The receeding flood waters are causing a major health calamity in Mumbai with another 14 deaths were reported from Mumbai taking the toll in this worst affected commercial capital to 142, and 4 were from other parts of Maharashtra. The Health authorities however are maintaining a brave and defensive stance and claim that the number of serious cases had dropped drastically.
Director General of Health Prakash B Doke, today said that experts from Defence Research Laboratories were to join the authorities in combating the outbreak of diseases in flood-affected areas.
Water borne diseases is the general term used to denote diseases associated with poor water supply or quality. In developing world countries four-fifths of all illness is caused by water-borne diseases, with diarrhoea being the leading cause of childhood death. Of the 14 major floods, which occurred globally between 1970 and 1994, floods in West Bengal led to a large cholera epidemic.
Among the various factors held responsible for water borne diseases, flooding assumes a leading role and is associated with an increased risk of infection due to significant population displacement and compromise in the water quality. It can potentially increase the transmission of the following communicable diseases:
Typhoid fever, cholera, leptospirosis and hepatitis A
Malaria, dengue and dengue haemorrhagic fever, yellow fever, and West Nile Fever
The major risk factor for outbreaks associated with flooding is the contamination of
drinking-water facilities, and even when this happens, as in Iowa and Missouri in 1993.
The risk of outbreaks can be minimized if the risk is well recognized and disaster-
response addresses the provision of clean water as a priority.
The danger of malaria is more during the monsoon season due to breeding of mosquitoes and when the water starts receeding and some of it remains stagnant. Hence floods may indirectly lead to an increase in vector-borne diseases through the expansion in the number and range of vector habitats.
Contaminated surface water sources and large poorly functioning municipal water distribution systems contribute to transmission of waterborne bacterial diseases. Chlorination and safe water handling can eliminate the risk of waterborne bacterial diseases. To provide the high-risk group with potable water in the short term requires practical solutions such as use of disinfection and safe water storage vessels.
The increasing population and unplanned housing colonies with improper sanitation infrastructure is the main cause of the increase in water borne diseases during the monsoon seasons in India.
The current disaster will only repeat itself unless the government implements strict policies to be followed during urbanization and pay immediate attention to proper drainage systems in our cities, towns and villages. The current handling of the situation in Mumbai is in great contrast to the recent handling of a bigger Tsunami disaster Tamil Nadu. It just goes to show how an efficient administration can make all the difference.
Further informatation on Water Borne Diseases on Medindia
Dysentery is a common water borne disease and is due to ingestion of contaminated water. It is caused by the four different species of the bacteria Shigella. The number of bacteria required to cause an infection is small and between 10 to 100 organisms can caused dysentery. Abdominal pain followed by watery diarrhea is common after the infection.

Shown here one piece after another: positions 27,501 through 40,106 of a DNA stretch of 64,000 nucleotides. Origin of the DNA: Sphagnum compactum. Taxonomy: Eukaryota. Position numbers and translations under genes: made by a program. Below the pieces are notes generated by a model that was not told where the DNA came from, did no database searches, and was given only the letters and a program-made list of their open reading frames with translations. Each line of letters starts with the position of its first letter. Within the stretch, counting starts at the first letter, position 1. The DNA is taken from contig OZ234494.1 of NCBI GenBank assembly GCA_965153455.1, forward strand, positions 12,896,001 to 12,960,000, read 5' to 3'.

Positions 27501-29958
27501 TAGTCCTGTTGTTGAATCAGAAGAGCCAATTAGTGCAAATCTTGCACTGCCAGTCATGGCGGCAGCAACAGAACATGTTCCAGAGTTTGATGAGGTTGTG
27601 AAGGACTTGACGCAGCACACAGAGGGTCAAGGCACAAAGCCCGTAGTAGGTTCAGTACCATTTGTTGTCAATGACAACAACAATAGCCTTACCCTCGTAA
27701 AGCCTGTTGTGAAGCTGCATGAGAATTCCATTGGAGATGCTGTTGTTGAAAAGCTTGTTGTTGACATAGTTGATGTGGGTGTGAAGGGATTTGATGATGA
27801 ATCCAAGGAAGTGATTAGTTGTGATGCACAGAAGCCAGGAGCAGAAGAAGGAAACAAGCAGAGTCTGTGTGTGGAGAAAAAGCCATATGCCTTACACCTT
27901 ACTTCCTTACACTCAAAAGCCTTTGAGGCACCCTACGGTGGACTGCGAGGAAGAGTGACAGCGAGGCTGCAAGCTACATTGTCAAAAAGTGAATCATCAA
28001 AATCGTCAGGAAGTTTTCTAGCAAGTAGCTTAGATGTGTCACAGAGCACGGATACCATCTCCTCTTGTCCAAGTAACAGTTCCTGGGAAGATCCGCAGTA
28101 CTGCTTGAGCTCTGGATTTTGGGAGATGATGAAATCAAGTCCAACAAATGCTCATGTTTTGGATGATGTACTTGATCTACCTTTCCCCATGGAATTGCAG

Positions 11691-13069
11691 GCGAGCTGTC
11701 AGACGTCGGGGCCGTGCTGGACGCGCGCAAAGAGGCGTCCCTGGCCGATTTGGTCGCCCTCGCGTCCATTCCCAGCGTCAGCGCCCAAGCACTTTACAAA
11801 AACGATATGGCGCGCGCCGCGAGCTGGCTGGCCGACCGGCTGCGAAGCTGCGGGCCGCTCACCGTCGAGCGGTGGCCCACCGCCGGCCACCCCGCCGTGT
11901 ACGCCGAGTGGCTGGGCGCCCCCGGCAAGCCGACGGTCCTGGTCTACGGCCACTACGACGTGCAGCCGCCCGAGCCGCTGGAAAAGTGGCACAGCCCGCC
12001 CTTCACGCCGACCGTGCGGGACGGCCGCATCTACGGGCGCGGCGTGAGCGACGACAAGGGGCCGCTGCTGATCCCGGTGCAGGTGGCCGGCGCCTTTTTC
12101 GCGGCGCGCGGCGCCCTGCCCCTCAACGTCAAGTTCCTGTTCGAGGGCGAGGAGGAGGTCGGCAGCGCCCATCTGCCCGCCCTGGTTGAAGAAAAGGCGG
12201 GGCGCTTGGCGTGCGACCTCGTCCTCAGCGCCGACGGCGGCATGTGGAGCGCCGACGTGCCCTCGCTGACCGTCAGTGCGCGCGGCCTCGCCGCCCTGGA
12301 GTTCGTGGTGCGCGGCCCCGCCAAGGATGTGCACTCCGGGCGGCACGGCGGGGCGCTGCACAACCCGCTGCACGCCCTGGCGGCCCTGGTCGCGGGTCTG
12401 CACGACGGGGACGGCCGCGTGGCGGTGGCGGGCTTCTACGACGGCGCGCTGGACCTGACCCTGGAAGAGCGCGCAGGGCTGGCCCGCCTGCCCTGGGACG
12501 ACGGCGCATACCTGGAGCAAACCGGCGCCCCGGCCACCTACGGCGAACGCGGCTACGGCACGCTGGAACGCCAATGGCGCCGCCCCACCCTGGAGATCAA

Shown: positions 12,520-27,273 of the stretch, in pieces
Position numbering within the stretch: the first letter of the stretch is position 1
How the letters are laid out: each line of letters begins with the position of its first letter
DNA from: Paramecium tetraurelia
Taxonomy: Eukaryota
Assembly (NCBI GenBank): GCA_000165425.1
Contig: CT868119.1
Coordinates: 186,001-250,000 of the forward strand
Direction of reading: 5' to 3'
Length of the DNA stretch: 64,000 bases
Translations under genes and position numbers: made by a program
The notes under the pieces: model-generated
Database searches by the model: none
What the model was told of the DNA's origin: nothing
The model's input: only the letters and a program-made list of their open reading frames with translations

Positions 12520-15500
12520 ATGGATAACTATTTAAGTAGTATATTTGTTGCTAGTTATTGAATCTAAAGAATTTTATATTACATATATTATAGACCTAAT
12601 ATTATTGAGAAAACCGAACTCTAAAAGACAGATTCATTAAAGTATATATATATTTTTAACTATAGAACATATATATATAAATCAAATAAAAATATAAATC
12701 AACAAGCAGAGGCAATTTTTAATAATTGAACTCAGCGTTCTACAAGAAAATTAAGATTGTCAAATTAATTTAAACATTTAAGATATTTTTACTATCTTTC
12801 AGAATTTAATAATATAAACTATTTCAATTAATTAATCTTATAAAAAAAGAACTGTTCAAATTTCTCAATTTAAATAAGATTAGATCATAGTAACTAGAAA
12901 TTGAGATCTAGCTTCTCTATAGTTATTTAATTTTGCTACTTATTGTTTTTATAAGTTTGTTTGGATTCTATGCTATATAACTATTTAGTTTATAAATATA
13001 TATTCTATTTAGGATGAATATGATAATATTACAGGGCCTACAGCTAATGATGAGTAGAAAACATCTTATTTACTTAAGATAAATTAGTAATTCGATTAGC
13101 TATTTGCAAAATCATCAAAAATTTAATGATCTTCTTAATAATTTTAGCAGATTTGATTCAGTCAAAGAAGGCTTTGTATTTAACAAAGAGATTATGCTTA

Typhoid or 'enteric fever' is caused by infection with 'salmonella typhi'. In 1907, Mary Mallon (United States cook) became the first American carrier to be identified and traced. She is fondly remembered by the name " Typhoid Mary" for being an immune carrier (no symptoms but capable of infecting others) of typhoid and infecting dozens of people.
Symptoms are a rapidly fluctuating temperature, drowsiness, diarrhoea, abdominal rash, delirium and coma. Immunization is effective and the disease is treatable with antibiotics.
Cholerais defined as an acute infectious disease, which is caused by the ingestion of foods or water that has been contaminated with the bacterium Vibrio Cholerae. This disease has over the last century taken a great number of lives, killing millions of people since is emergence in 1800 - Calcutta India. After its first reported outbreak, there have been approximately a total of eight major cholera epidemics worldwide.
Today our understanding of water borne diseases is better,hence, we have managed to a large extent, to curtail further epidemics. However, whenever there is a calamity like the recent floods in Maharastra and other parts of the country, the danger of another small epidemic resurfacing increases.Learn more on how to keep your water source safe from the Cholera Bacteria.
The Dengue fever is an extremely infectious virus, which is carried by the domestic mosquito and spreads from person to person through what may seem like a harmless mosquito bite. The Infection with dengue viruses causes clinical illness ranging from a less dangerous non-specific viral syndrome called 'Dengue fever' to severe and fatal hemorrhagic disease of 'Dengue Hemorrhagic Fever (DHF)'.
Dengue has slowly spread to more then 100 countries. In 2002 more then 2.5 billion people were at risk of infection with this virus. This would roughly work out to 40% of the world population!!
Malaria is an infectious disease, which is not new to India or the tropical regions of Asia. It is a disease, which still manages to cause about 500 million infections and 2 million deaths annually worldwide. The danger of malaria is more during the monsoon season due to breeding of mosquitoes and when the water starts receeding but some of it remains stagnated. The problem is worst in cities with poor drainage systems. Find out how you can prevent yourself from malaria.